Should Gymnastics be Vaulting’s Benchmark?

This post will be about politics.

I really like sports, but I only follow a few of them with as much eagerness as I follow vaulting. In particular, I enjoy watching gymnastics. More specifically, it has been a few years since I first became a fan of American gymnasts; Aly Raisman, Jordyn Wieber, McKayla Maroney, Gabby Douglas and Simone Biles later on. I have also been paying close attention to the development of the sexual abuse scandal led by Larry Nassar that affected not only these gymnasts, but around 140 others that we know of.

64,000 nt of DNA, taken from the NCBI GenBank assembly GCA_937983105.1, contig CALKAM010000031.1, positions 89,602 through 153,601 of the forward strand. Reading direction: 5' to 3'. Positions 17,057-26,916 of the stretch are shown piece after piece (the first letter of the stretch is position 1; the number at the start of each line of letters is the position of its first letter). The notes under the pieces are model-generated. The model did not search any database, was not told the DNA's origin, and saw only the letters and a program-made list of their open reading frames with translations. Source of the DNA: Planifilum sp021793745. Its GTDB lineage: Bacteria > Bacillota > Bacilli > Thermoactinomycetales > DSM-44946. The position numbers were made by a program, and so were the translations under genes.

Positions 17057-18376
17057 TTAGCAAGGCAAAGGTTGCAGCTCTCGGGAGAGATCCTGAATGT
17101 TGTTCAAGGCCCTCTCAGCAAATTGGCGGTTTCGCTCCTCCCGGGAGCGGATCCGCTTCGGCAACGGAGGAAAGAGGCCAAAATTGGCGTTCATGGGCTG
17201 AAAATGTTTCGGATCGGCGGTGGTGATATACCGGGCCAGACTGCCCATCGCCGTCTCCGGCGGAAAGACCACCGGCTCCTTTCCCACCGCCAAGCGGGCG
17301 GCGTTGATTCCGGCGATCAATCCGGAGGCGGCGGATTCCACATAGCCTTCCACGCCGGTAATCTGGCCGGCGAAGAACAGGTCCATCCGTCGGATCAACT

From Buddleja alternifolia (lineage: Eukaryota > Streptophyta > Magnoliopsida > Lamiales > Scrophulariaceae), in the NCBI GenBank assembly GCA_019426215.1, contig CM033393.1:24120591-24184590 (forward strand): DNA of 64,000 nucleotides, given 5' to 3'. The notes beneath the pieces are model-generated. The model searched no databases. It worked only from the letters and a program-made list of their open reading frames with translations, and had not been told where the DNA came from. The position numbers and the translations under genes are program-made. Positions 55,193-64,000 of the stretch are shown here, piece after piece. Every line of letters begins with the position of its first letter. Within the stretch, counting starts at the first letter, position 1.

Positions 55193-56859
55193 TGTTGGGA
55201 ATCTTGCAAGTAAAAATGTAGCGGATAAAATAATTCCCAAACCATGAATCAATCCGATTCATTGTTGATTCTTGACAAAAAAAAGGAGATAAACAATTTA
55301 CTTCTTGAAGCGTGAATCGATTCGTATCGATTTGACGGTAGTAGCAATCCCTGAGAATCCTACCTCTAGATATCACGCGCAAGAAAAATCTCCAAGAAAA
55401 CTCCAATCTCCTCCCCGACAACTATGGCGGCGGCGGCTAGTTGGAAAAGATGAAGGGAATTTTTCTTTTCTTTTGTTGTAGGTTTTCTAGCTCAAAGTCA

This is a vaulting blog, therefore I am not going to speak about gymnastics, but vaulting is an incipient sport and we are always questioning where the changes in regulation are going to take it and what is the sport that we want to build for the future. Gymnastics often appears as an example to follow. In this post, I will question if this is really the best idea. The inspiration for it was the situation in the USA, but as you will learn, it doesn’t end there. I do argue that paying attention to this story is essential for us not to make similar mistakes, but I also think that there are several reasons why we shouldn’t take the gymnastics approximation too seriously. Bear with me.

#1 The age issue